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The jar

Critic:

Swati Verma

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Posted on:

17 Aug 2021

Film Reviews
The jar
Directed by:
Carleton Rodgers
Written by:
Carleton Rodgers
Starring:
Brandon Brownlee, Paul McGuinness, Rachel McGrane, CaolanJohnson,

The film opens with a child wearing a space helmet with instructions of a mission playing in the background. This scene gives the audience the idea that the little boy has a dream of becoming an astronaut. The child collects money in a jar for the same purpose. The plot also revolves around the relationship between the father and son. The father (Paul McGuinness) tries very hard to support Jake's dream despite the financial troubles and work difficulties.


The story also focuses on the struggles the little protagonist faces as a family unit and at school to fulfill his desire to embrace space. Jake(Brandon Brownlee) finds himself closer to his wish of attending a space school by facing all the challenges put forward by Brandon(Caolan Johnston). The plot point that breaks Jake into pieces is when he finds his dad injured because of an accident. The father is in a deep financial crisis. The money in the jar is the only way the duo can pay for the rent and food. Jake can only watch his dream shatter in front of his eyes. He wears his helmet and goes into his fantasy land of the planets and stars, moves towards the sun to avoid the reality of his life. Jake comes out of his dream to find out that his jar is empty.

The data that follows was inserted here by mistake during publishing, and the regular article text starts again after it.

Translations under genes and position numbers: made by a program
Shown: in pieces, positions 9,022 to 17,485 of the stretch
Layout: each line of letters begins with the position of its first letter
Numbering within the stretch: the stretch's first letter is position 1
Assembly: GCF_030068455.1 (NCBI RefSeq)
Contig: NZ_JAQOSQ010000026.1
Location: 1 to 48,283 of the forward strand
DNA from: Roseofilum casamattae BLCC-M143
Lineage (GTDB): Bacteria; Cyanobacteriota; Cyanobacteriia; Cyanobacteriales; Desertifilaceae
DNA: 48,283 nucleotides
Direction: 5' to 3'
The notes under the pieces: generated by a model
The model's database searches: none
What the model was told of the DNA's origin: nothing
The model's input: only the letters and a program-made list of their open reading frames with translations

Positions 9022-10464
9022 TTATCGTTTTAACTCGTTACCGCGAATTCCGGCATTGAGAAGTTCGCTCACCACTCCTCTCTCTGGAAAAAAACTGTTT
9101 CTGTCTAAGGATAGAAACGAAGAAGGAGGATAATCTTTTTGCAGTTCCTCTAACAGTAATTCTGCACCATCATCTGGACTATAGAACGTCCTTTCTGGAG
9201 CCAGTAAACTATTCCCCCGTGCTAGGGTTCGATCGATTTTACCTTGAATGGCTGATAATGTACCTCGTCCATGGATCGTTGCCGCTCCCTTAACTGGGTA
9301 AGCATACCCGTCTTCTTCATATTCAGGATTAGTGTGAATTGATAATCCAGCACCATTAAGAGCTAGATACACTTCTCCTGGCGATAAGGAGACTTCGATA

Paul McGuinness can portray the father's feeling so effortlessly. The father is very emotional, heartbroken, and helpless when he has to destroy all the hopes and dreams his son had out of life to deal with the monetary issues in their household.


Sarah (Rachel McGrane) and Norton (WillOHare) are two more members from Team Jake who support him at school. Sarah is a courageous person who holds Jake together as she dares to stand up to Brandon when he tries to be unreasonable towards Jake. The viewers make up the fourth pillar in the support system of Jake. The audiences choose to dislike Brandon as well and protect the lead character against all odds.


The director/writer (Carleton Rodgers) has managed to keep the audience involved with the film up until the end. The screenplay is simple, and it does not seem to be lengthy. The film has an open-ended closure. The viewers get the freedom to analyze and interpret the cinematic piece as they want to.

Short Film